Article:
I never played a Life is Strange game, so my interest wasn’t piqued when True Colors was announced, that is, until I saw the trailer. I did a double take when I saw that the protagonist, Alex Chen, had the singing voice of mxmtoon, a pop artist who I happen to be a fan of. Then I was introduced to Haven Springs, an adorable small town in Colorado, and boy, am I a sucker for small towns. But I took the plunge only after meeting Alex.
I can say now that Alex is a beautifully written character. I connected with her on a level I couldn’t come close to with most real people. What initially drew me in was her power as an empath. Recently, I have begun regarding myself as an “empath,” someone who strongly feels the emotions of those around them. In other words, I consider myself emotionally intuitive. I’ve spent a long time walking on the eggshells of those around me, so I can tell when they crack — I know when people are hurt inside. When I first saw Alex’s power visualized on screen, and how another person’s emotions affected her, a thread was immediately formed between her and me.
Life is Strange: True Colors feels as if it was made for me. I love the characters, the story, the choices and everything in between. I fully immersed myself in this world, and became Alex Chen when I made each of those choices. I was ruthless when I had to be, kind when I could be, and badass 100% of the time. Life is Strange: True Colors is hands down one of the best PC games.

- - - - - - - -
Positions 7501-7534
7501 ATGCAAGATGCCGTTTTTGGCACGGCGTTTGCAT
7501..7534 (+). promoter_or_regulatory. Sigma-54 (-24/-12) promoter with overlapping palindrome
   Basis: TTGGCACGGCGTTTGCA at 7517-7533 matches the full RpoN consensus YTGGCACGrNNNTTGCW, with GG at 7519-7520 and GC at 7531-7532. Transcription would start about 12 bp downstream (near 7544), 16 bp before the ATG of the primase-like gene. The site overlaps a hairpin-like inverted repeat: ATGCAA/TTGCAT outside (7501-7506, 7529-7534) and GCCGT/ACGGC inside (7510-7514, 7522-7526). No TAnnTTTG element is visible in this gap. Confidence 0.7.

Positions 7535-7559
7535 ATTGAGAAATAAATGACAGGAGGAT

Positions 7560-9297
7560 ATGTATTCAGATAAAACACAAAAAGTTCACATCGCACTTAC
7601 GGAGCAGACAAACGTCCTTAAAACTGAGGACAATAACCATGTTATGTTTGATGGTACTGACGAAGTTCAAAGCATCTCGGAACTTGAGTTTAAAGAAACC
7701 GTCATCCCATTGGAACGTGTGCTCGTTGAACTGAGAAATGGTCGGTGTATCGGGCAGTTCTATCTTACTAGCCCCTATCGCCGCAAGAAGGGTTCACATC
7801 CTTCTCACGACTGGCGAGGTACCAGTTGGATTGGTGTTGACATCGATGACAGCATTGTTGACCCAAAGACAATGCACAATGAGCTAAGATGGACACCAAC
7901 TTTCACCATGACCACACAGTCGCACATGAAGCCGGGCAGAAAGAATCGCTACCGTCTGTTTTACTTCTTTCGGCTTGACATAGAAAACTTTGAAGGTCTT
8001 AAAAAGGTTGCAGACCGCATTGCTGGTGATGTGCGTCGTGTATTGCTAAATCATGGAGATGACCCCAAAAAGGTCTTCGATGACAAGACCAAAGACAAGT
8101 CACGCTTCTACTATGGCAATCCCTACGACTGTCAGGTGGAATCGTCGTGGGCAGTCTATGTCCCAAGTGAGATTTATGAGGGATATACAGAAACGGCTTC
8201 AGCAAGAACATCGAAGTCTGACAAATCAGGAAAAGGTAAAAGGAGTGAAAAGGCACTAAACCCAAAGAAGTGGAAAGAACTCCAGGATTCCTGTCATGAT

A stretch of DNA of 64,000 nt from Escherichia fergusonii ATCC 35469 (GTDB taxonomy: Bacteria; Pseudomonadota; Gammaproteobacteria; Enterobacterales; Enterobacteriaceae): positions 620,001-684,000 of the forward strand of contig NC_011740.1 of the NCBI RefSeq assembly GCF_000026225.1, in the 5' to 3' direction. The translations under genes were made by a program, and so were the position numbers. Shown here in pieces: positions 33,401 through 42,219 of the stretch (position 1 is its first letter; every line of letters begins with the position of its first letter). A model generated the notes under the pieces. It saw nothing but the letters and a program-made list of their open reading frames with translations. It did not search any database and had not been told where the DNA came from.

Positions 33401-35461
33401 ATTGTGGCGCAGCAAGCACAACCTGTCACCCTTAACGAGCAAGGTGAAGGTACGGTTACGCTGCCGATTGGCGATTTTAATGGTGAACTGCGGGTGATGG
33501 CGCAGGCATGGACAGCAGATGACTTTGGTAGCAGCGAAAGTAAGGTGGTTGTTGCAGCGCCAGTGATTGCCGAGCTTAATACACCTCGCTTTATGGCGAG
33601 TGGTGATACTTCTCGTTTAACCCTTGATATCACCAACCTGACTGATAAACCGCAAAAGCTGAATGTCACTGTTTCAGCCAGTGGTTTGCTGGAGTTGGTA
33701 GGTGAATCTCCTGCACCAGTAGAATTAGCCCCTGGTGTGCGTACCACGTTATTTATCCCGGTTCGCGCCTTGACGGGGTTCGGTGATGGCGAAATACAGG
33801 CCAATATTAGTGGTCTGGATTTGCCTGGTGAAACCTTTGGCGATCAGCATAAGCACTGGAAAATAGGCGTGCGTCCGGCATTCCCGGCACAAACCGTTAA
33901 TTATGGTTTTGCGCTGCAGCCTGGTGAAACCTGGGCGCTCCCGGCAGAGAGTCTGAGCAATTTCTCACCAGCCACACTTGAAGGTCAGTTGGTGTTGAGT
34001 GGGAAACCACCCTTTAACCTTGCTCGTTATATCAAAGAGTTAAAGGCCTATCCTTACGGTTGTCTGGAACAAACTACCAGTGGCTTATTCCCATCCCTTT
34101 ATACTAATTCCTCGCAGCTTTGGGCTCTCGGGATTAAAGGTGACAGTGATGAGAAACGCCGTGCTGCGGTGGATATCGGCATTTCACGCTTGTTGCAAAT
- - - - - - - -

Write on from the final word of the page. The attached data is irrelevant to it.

Welcome to Haven Springs
Life is Strange: True Colors follows Alex Chen, a young woman who moves to small-town Colorado to reunite with her brother, Gabe Chen, after eight years of separation. Alex had a rough life, bouncing between foster homes, abusive people, and toxic relationships all the while struggling to control her supernatural power. But Haven Springs was a fresh start — a place where Alex could settle down and build a new life with her long-lost brother.
However, tragedy strikes, and Alex is thrust into a crusade for justice and vengeance. If you’ve seen the trailer, you know what happens, but I won’t talk about it because it shouldn’t be spoiled for the audience. If you’re interested in this game and have avoided the trailer thus far, keep at it. It’s better to go in not knowing what happens because it’ll further invest you during the first chapter. Nothing is worse than constantly anticipating when a spoiled moment will strike.
There are quite a few twists and turns in the story that are too narratively convenient. And the entire plot hinges on a ridiculously avoidable event. However, I can forgive that because the characters later recognized and expressed how avoidable it was. The aftermath of those emotions, the anger and hatred, were powerful and so damn human that the writing deserves credit for addressing the issue.
The choices we make
I struggle with anxiety, and with that comes indecisiveness. Playing Life is Strange is all about making decisions. This game forced me to make choices and live with them. There are no save points and no retries. There are choices that I regret, but I would do it all again because I believed that they made for excellent narrative moments.